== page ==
Four days before testing positive for COVID-19, Bill Jones walked half a mile to his deer stand, shot a deer and hauled the carcass back to his vehicle himself. “No problem,” the 59-year-old Taylorville man said.
In the days that followed, Jones developed symptoms of what he thought was bronchitis – shortness of breath, a cough, pressure in his chest like a cold might be developing there. A visit to his doctor’s office confirmed COVID-19 and effectively canceled Jones’ plans to spend Thanksgiving Day with his family.
“On November 24, it all went downhill,” said Jones.
To treat symptoms that were becoming progressively worse – most alarming was his difficulty breathing – Jones spent 10 days at Taylorville Memorial Hospital. Jones’ wife, Lynn Yard, also tested positive for COVID-19 and was admitted at the same time as her husband to Taylorville Memorial Hospital before being transferred to Decatur Memorial Hospital. She has since fully recovered.
It has been nearly five months since Jones tested positive for COVID-19. In that time, he has been hospitalized twice with serious problems related to lung function. He currently participates in twice-weekly pulmonary rehab respiratory therapy sessions and is unable to return to his job of more than 20 years with the city of Taylorville streets and sewer department. Jones relies on oxygen therapy treatments to perform simple physical tasks.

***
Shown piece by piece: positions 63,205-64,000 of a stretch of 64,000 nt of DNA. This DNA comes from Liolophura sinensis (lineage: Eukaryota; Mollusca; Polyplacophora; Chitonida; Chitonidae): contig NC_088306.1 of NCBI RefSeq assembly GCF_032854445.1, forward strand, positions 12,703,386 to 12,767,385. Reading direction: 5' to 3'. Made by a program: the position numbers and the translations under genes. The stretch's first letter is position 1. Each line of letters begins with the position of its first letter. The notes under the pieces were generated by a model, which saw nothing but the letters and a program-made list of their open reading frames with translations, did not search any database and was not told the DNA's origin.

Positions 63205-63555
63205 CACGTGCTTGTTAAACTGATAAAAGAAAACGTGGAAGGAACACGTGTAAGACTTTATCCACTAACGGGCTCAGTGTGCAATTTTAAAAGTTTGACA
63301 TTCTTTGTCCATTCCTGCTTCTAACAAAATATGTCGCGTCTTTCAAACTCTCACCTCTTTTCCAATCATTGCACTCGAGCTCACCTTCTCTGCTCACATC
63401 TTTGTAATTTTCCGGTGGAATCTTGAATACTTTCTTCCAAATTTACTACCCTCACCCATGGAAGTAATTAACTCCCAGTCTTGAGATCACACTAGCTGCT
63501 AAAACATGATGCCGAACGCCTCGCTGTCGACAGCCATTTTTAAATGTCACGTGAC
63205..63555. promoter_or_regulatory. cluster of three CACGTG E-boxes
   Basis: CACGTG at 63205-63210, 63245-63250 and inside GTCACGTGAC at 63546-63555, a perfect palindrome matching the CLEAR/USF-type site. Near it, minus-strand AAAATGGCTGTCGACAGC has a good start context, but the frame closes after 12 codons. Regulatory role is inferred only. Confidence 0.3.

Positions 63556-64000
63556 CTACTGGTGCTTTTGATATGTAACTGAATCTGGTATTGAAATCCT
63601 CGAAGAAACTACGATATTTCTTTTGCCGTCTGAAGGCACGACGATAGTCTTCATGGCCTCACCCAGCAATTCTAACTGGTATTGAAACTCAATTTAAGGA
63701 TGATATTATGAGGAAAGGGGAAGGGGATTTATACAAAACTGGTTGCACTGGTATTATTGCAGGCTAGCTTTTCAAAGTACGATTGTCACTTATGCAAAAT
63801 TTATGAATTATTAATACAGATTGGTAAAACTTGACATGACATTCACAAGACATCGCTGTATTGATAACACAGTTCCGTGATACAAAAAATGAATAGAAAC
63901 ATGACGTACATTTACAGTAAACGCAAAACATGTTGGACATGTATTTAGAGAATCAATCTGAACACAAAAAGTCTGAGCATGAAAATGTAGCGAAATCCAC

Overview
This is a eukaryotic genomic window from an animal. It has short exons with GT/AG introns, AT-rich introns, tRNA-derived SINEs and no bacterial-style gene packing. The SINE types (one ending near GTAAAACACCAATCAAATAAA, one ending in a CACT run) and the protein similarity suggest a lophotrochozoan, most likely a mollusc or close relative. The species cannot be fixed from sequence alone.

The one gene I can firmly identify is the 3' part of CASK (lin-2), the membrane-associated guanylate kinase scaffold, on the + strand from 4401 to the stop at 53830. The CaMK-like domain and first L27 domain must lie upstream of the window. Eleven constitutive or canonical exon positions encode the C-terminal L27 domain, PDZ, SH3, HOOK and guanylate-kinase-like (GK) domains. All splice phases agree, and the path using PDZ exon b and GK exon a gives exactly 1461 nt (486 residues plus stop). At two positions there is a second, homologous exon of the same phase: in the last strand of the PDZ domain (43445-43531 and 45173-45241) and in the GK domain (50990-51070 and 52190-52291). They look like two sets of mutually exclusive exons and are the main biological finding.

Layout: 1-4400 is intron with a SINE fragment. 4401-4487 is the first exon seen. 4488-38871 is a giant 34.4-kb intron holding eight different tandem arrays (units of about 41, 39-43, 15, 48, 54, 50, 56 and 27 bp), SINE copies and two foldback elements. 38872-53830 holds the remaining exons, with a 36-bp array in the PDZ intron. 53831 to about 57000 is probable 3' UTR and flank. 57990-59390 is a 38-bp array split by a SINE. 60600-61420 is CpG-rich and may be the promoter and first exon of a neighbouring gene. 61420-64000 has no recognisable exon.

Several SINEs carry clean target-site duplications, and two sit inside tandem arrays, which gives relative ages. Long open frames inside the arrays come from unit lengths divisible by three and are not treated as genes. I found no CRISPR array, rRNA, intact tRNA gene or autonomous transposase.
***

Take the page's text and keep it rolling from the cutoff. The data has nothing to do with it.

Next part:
“Right now, because of COVID, I’m essentially living on one lung,” he said. “I can walk about 20 feet before [his oxygen levels drop dangerously low].”
As he continues to fight for his own personal return to normal, Jones is vocal about encouraging everyone he knows to get vaccinated against COVID-19. Jones and his wife received the vaccine in March.
“I was eager to get it,” he said. “As soon as they called my name, I popped right up, like, ‘Let’s go!’ If getting vaccinated is going to help us [return to normal], everyone’s got to do it.”
As the supply of COVID-19 vaccines ramps up, government and health experts expect the next obstacle to achieving herd immunity will be persuading more people to get vaccinated. Vaccinated people can still contract COVID-19; however, the risk of becoming infected is significantly lower. In addition, if a vaccinated person does contract COVID-19, symptoms tend to be mild.
Jones said he has convinced several family members who were hesitant to get vaccinated. He hopes, by sharing his story, to influence more people in the community to seek the vaccine, which has become available locally to anyone over the age of 16.
In short, Jones said, he would not want anyone to go through the illness and lingering effects of COVID-19 he has suffered.
“COVID not only affected my health, it’s affected my quality of life, my livelihood and my pocketbook,” said Jones. “It’s serious, and people need to realize that.”